The “federal courts will protect our rights!” crowd just got another pie in the face with a recent U.S. Supreme Court decision refusing to hear a lawsuit involving President Donald Trump’s unconstitutional 2018 bump stock ban.

The lawsuit in question concerned whether or not bump stock owners should be financially compensated for having to turn them in after they were decreed “illegal.” The plaintiffs argued that the Trump order violated the Fifth Amendment “takings clause” by forcing them to give up their property without compensation. By refusing to hear the case, the SCOTUS upheld a lower court decision that dismissed the case and denied compensation to bump stock owners.

The decision demonstrates why the courts are an unreliable place for gun rights to be protected. SCOTUS has previously dismissed two other cases involving challenges to the bump stock ban.

Occasionally, federal courts issue opinions favorable to the right to keep and bear arms. But even then, the high court often oversteps the powers of the federal government over state’s rights. The Second Amendment does not give the feds authority to “enforce” gun rights in the states; rather, it says the feds have no right to infringe on the right to keep and bear arms. The Tenth Amendment makes it obvious the feds only have authority expressly delegated to them.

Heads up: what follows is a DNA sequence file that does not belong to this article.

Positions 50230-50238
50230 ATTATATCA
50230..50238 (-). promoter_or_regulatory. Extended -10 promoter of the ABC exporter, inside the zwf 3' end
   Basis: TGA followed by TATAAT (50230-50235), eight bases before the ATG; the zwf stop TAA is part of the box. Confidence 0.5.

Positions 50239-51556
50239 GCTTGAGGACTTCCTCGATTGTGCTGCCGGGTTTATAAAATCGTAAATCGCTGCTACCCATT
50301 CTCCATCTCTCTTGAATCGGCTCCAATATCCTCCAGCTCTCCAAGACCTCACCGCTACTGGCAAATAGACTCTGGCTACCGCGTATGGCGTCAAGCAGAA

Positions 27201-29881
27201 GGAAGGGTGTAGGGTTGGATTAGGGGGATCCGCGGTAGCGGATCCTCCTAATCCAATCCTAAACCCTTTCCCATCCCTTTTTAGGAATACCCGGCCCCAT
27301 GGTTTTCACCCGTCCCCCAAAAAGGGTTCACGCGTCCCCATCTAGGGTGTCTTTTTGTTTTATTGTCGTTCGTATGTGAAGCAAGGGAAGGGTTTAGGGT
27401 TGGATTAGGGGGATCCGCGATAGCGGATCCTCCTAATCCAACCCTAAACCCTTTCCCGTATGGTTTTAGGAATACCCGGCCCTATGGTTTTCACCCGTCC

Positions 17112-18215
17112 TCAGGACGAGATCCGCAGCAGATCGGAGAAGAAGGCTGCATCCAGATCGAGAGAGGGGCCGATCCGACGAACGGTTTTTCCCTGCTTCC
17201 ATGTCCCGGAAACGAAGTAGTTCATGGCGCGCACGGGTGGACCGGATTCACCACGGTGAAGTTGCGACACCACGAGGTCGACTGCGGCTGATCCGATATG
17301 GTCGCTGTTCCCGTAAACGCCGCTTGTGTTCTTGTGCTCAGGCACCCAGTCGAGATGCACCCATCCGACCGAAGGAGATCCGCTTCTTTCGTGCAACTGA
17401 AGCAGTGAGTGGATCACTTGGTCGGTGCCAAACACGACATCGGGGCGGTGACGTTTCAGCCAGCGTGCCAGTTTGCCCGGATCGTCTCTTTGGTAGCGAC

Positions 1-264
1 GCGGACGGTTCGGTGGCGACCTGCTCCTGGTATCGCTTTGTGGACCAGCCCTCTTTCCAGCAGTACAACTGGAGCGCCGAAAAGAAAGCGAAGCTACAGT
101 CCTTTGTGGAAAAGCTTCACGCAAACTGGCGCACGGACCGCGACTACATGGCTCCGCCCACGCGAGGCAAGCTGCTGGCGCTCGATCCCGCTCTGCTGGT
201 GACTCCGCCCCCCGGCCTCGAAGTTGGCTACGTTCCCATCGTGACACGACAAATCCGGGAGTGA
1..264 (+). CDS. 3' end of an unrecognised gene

The further irony is that Trump’s 2019 rule put him to the left of the Obama Administration. During that time, the Bureau of Alcohol, Tobacco, Firearms and Explosives had concluded bump stocks were not machine guns and shouldn’t be prohibited.

The bump stock ban was also not an act of Congress or a bill proposed by the president but done through the bureaucracy. There is no reasonable argument to be made that the executive branch can simply prohibit things by decree.

In the bump stock case, the plaintiffs demonstrate what not to do; surrender their bump stocks and then sue after the fact. They should have refused to turn them in to anyone and fought for legislation prohibiting local law enforcement from actively assisting any federal authorities on the matter.

A combination of civil disobedience, anti-commandeering, and nullification is the correct path toward restoring gun rights and preventing further violations in the future.

TJ Martinell

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